Throwing Good Money After Bad: Low Value Clients

There are many elements that define the success of a practice--the quality of clients, delivery of service, recurring revenue, and more.

Ultimately, the value of a practice comes down to profitability. A number of factors affect profitability, but one of the most significant is the amount of resources spent supporting low value clients.

Generally speaking, any investment made in staff or other expenses should be justified by a significant return. Too often, practice leaders assume that any dollar spent on clients is a dollar spent wisely. But not all clients are created equal. Clients with assets less than $100,000 generate minimal revenue for the practice and usually require more time and energy to manage. Its best to find efficient ways to manage these clients with as little investment as possible. This can be achieved by streamlining and simplifying service offerings for this segment, automating administrative functions and marketing directed at this segment, and then focusing any high-cost resources on servicing your high-value clients.

Another option is to offload low value clients so you can direct all of your energy to servicing high-value clients. This is a good option, especially if you have not established clear criteria for what constitutes an ideal client for your firm or you have grown significantly, either organically or through acquisitions, and have not taken the time to evaluate the quality of your new book of business. Your focus as a firm may have changed since those clients were acquired, or you may just have a better sense of what makes a profitable client for your unique practice. Either way, it’s important to know what makes an ideal and profitable client for your firm and structure your firm to best target and serve that type of client, while eliminating all the rest.

Bottom line, if you are spending money on resources it should be directed toward clients that are making you profitable. At least once a year, assess and clarify your target client and audit your roster to make sure that every client fits that criteria. Make a game plan for either servicing non-ideal clients with as little effort as possible, or for offloading them to another advisor. Don’t let years pass without considering the quality of your business. It could cost you.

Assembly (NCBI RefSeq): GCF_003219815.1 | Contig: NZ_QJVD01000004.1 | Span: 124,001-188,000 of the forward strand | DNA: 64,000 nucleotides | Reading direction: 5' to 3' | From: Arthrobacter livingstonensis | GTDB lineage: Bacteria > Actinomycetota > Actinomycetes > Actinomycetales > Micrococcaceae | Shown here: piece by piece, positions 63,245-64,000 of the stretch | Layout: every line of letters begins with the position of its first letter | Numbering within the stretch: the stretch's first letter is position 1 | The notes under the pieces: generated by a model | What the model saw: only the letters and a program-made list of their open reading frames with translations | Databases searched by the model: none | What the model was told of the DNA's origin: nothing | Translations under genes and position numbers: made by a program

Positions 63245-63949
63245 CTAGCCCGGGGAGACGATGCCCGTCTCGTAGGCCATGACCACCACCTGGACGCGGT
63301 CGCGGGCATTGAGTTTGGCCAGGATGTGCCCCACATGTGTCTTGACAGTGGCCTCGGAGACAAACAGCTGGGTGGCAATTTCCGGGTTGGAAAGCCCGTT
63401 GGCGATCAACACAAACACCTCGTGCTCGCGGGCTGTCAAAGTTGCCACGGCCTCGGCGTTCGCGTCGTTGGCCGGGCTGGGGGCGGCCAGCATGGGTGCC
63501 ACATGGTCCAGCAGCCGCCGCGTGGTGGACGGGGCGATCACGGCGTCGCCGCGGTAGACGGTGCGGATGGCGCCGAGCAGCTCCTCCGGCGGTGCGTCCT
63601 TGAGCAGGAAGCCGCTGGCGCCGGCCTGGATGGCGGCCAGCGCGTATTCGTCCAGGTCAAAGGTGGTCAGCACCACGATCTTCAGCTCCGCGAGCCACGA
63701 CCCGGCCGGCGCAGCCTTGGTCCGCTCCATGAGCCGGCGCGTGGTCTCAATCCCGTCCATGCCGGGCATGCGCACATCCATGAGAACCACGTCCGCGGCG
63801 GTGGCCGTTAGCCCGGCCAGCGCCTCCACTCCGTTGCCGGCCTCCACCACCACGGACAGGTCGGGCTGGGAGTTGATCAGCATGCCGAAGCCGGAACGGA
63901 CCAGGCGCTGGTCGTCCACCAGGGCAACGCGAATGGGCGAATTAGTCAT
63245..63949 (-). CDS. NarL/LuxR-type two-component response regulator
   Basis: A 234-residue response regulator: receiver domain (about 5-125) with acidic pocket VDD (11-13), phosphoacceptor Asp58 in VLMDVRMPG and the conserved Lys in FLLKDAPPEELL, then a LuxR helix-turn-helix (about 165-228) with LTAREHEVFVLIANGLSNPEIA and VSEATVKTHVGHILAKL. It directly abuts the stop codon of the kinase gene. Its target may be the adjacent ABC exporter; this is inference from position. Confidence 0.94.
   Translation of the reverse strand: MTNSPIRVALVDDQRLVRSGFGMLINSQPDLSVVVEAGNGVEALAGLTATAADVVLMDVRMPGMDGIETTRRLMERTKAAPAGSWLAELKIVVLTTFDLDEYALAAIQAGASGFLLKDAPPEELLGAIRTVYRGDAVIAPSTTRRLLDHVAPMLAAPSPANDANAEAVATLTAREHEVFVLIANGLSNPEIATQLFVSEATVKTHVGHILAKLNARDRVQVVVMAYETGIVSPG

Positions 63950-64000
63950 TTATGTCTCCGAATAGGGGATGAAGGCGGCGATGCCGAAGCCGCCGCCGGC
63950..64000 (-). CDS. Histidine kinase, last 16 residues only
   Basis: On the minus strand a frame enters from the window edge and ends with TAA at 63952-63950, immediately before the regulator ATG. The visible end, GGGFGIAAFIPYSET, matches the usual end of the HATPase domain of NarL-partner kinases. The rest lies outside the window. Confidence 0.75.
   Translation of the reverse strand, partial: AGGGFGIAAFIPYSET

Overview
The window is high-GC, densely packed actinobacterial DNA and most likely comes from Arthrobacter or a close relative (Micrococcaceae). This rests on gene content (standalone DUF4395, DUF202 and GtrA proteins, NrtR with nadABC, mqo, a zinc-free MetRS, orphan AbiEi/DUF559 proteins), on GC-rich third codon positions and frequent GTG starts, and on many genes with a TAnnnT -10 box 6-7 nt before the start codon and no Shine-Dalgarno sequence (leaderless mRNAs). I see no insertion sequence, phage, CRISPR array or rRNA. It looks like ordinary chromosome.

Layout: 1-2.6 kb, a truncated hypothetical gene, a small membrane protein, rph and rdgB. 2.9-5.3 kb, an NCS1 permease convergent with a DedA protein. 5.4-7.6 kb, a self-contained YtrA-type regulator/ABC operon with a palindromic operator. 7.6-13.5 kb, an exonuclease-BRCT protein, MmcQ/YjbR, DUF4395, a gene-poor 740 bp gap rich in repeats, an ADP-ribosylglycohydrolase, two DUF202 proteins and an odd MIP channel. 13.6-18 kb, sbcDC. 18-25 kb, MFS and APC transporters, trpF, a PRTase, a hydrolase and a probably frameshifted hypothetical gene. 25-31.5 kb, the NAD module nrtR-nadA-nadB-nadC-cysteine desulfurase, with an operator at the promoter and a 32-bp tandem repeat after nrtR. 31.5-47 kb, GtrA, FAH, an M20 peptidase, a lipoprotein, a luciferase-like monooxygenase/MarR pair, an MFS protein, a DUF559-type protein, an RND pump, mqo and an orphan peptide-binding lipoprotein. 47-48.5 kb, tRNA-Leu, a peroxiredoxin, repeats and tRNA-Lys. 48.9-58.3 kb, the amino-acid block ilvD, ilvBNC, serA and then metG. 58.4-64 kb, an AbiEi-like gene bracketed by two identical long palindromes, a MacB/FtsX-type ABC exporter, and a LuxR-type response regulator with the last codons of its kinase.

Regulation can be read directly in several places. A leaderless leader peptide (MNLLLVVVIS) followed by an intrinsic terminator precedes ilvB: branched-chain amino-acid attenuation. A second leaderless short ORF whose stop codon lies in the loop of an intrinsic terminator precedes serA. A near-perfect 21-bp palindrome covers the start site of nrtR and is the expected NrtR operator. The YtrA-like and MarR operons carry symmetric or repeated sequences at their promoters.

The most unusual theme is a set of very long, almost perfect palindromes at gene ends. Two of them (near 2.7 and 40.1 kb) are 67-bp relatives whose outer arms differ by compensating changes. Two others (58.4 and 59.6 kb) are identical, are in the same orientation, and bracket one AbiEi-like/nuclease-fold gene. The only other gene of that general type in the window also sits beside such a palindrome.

There are many elements that define the success of a practice--the quality of clients, delivery of service, recurring revenue, and more.

Ultimately, the value of a practice comes down to profitability. A number of factors affect profitability, but one of the most significant is the amount of resources spent supporting low value clients.

Generally speaking, any investment made in staff or other expenses should be justified by a significant return. Too often, practice leaders assume that any dollar spent on clients is a dollar spent wisely. But not all clients are created equal. Clients with assets less than $100,000 generate minimal revenue for the practice and usually require more time and energy to manage. Its best to find efficient ways to manage these clients with as little investment as possible. This can be achieved by streamlining and simplifying service offerings for this segment, automating administrative functions and marketing directed at this segment, and then focusing any high-cost resources on servicing your high-value clients.

Another option is to offload low value clients so you can direct all of your energy to servicing high-value clients. This is a good option, especially if you have not established clear criteria for what constitutes an ideal client for your firm or you have grown significantly, either organically or through acquisitions, and have not taken the time to evaluate the quality of your new book of business. Your focus as a firm may have changed since those clients were acquired, or you may just have a better sense of what makes a profitable client for your unique practice. Either way, it’s important to know what makes an ideal and profitable client for your firm and structure your firm to best target and serve that type of client, while eliminating all the rest.

Bottom line, if you are spending money on resources it should be directed toward clients that are making you profitable. At least once a year, assess and clarify your target client and audit your roster to make sure that every client fits that criteria. Make a game plan for either servicing non-ideal clients with as little effort as possible, or for offloading them to another advisor. Don’t let years pass without considering the quality of your business. It could cost you.

If you have an associate financial advisor or you are thinking about hiring one, you may want to better understand the economics by utilizing our AFA Analysis.

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